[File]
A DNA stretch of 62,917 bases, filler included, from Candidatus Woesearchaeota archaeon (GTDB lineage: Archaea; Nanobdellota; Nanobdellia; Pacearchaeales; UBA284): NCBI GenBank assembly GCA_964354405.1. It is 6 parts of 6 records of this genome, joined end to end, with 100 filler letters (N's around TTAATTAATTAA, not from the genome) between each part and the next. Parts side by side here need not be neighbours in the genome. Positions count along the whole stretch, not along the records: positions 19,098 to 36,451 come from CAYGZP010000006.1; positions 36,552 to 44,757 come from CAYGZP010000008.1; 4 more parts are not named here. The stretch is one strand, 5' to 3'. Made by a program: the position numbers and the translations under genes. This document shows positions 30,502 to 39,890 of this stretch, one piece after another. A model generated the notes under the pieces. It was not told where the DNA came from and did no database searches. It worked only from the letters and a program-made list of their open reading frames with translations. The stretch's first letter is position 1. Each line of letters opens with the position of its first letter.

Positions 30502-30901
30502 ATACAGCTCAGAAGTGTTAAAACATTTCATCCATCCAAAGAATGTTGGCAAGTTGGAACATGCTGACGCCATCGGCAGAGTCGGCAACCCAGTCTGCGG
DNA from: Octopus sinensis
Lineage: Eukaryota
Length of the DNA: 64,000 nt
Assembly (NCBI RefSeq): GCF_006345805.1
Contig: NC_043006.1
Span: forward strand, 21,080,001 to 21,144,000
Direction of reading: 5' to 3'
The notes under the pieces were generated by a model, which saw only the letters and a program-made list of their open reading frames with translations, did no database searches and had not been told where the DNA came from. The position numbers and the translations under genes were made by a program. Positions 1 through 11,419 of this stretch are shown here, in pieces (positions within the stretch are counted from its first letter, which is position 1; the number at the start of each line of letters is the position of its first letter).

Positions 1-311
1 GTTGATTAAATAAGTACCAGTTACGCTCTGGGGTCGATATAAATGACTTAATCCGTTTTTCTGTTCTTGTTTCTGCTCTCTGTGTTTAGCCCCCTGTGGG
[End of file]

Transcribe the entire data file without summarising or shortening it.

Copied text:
A DNA stretch of 62,917 bases, filler included, from Candidatus Woesearchaeota archaeon (GTDB lineage: Archaea; Nanobdellota; Nanobdellia; Pacearchaeales; UBA284): NCBI GenBank assembly GCA_964354405.1. It is 6 parts of 6 records of this genome, joined end to end, with 100 filler letters (N's around TTAATTAATTAA, not from the genome) between each part and the next. Parts side by side here need not be neighbours in the genome. Positions count along the whole stretch, not along the records: positions 19,098 to 36,451 come from CAYGZP010000006.1; positions 36,552 to 44,757 come from CAYGZP010000008.1; 4 more parts are not named here. The stretch is one strand, 5' to 3'. Made by a program: the position numbers and the translations under genes. This document shows positions 30,502 to 39,890 of this stretch, one piece after another. A model generated the notes under the pieces. It was not told where the DNA came from and did no database searches. It worked only from the letters and a program-made list of their open reading frames with translations. The stretch's first letter is position 1. Each line of letters opens with the position of its first letter.

Positions 30502-30901
30502 ATACAGCTCAGAAGTGTTAAAACATTTCATCCATCCAAAGAATGTTGGCAAGTTGGAACATGCTGACGCCATCGGCAGAGTCGGCAACCCAGTCTGCGG
DNA from: Octopus sinensis
Lineage: Eukaryota
Length of the DNA: 64,000 nt
Assembly (NCBI RefSeq): GCF_006345805.1
Contig: NC_043006.1
Span: forward strand, 21,080,001 to 21,144,000
Direction of reading: 5' to 3'
The notes under the pieces were generated by a model, which saw only the letters and a program-made list of their open reading frames with translations, did no database searches and had not been told where the DNA came from. The position numbers and the translations under genes were made by a program. Positions 1 through 11,419 of this stretch are shown here, in pieces (positions within the stretch are counted from its first letter, which is position 1; the number at the start of each line of letters is the position of its first letter).

Positions 1-311
1 GTTGATTAAATAAGTACCAGTTACGCTCTGGGGTCGATATAAATGACTTAATCCGTTTTTCTGTTCTTGTTTCTGCTCTCTGTGTTTAGCCCCCTGTGGG